Barack Obama joins global trend on gay marriage
Australian human rights campaigner Peter Tatchell says Barack Obama’s gay marriage stance is a boost to the worldwide campaign for marriage equality and will help end ‘sexual apartheid’.
US President Barack Obama has backed same-sex marriages, joining a throng of world leaders who support the highly divisive issue, such as the British Prime Minister David Cameron and the new French President Francois Hollande. Australian human rights campaigner Peter Tatchell, who is based in London, says this latest show of high-profile support can only do good things for the cause.
“It’s an unstoppable global trend, with more and more countries planning to end the ban on gay couples getting married. There is growing momentum for same-sex marriage in many countries, from Cuba to Nepal, Denmark, Australia and Columbia,” said Mr Tatchell.
Mr Tatchell is the national coordinator of the UK’s Equal Love campaign, which seeks to overturn the twin legal bans on gay civil marriages and heterosexual civil partnerships.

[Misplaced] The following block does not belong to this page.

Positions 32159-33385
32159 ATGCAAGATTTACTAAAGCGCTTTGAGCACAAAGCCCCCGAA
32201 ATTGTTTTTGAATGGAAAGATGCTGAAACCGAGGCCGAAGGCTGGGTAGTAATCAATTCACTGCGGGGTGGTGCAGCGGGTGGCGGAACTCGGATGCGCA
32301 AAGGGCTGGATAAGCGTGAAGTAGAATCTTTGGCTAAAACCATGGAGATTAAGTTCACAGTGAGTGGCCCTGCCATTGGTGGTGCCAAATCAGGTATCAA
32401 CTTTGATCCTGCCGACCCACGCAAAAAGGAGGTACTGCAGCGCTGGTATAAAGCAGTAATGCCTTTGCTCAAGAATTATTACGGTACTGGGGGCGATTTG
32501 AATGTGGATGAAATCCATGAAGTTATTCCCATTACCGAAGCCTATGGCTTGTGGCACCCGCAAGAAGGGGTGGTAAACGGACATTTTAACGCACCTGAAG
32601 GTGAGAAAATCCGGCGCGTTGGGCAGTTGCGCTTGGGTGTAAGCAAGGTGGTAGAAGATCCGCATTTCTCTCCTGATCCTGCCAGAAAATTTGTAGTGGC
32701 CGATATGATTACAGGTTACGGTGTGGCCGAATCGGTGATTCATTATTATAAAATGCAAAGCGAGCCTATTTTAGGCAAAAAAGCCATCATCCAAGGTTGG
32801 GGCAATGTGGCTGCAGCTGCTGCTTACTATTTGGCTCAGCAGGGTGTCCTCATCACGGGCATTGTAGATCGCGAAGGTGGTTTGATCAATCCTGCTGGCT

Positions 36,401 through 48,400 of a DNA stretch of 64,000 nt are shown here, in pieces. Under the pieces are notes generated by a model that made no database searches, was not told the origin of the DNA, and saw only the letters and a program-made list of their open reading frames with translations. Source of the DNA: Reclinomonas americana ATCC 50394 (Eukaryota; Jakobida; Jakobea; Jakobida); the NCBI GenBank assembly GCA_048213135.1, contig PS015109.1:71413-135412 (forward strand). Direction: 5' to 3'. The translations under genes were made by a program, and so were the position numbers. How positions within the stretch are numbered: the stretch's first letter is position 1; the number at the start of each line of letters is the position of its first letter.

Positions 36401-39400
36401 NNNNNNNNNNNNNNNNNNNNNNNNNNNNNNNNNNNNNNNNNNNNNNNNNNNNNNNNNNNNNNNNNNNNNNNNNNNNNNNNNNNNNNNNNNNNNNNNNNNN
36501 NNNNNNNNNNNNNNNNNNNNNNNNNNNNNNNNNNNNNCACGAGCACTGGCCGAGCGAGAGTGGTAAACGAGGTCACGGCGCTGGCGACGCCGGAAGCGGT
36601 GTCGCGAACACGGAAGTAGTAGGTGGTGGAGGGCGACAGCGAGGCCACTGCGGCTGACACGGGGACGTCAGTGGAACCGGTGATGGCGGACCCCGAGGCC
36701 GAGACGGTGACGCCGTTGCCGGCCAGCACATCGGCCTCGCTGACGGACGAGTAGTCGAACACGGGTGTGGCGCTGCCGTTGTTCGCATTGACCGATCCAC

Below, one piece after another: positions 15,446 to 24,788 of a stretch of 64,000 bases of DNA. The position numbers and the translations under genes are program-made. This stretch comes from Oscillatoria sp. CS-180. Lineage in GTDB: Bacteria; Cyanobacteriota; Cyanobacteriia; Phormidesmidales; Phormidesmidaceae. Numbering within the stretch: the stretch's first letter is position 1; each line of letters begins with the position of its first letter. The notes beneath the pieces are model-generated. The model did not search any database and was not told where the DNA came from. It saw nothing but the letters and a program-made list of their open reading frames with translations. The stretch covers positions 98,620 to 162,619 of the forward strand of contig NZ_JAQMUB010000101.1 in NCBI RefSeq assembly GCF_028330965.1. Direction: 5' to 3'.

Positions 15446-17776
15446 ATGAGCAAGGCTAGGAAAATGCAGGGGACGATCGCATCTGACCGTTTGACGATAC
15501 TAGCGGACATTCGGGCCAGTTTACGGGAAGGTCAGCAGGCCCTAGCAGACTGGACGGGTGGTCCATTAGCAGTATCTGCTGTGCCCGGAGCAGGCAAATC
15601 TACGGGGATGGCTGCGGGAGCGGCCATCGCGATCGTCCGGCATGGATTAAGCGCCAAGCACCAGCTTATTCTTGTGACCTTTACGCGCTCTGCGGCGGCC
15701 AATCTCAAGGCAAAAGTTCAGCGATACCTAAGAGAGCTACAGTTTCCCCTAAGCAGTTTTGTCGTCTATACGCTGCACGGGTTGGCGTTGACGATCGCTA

“Obama’s support will boost the worldwide campaign for marriage equality and, through media reporting of his support, raise awareness of gay marriage among billions of people in every corner of the earth.
“It is significant that Obama’s change of heart was prompted by discussions with his family and friends, including gay White House staffers and gay parents at his daughters’ school. He was also influenced by the sacrifices of US lesbian and gay military personnel. This is further evidence that people who have gay friends are more likely to support gay equality,” Mr Tatchell said.
“Same-sex couples are already allowed to marry in Canada, Spain, Portugal, Argentina, Norway, Sweden, Belgium, the Netherlands, Iceland and South Africa; plus several states in the US, Mexico and Brazil.
“Gay marriage is all about love. The love of same-sex couples is just as real, strong and committed as that of married heterosexual men and women. Prohibiting same-sex marriage devalues and denigrates the love of lesbian and gay couples. It signifies our continuing second class legal status.”
But Mr Tatchell said it works just as strongly the other way too.
“Barring same-sex couples from civil marriages and opposite-sex couples from civil partnerships is as offensive as barring black or Jewish couples. It’s a form of sexual apartheid to have separate laws for gay and straight people.
“In a democratic society, everyone should be equal before the law. The Equal Love campaign wants civil marriages and civil partnerships open to gay and heterosexual couples, without any discrimination based on sexual orientation.”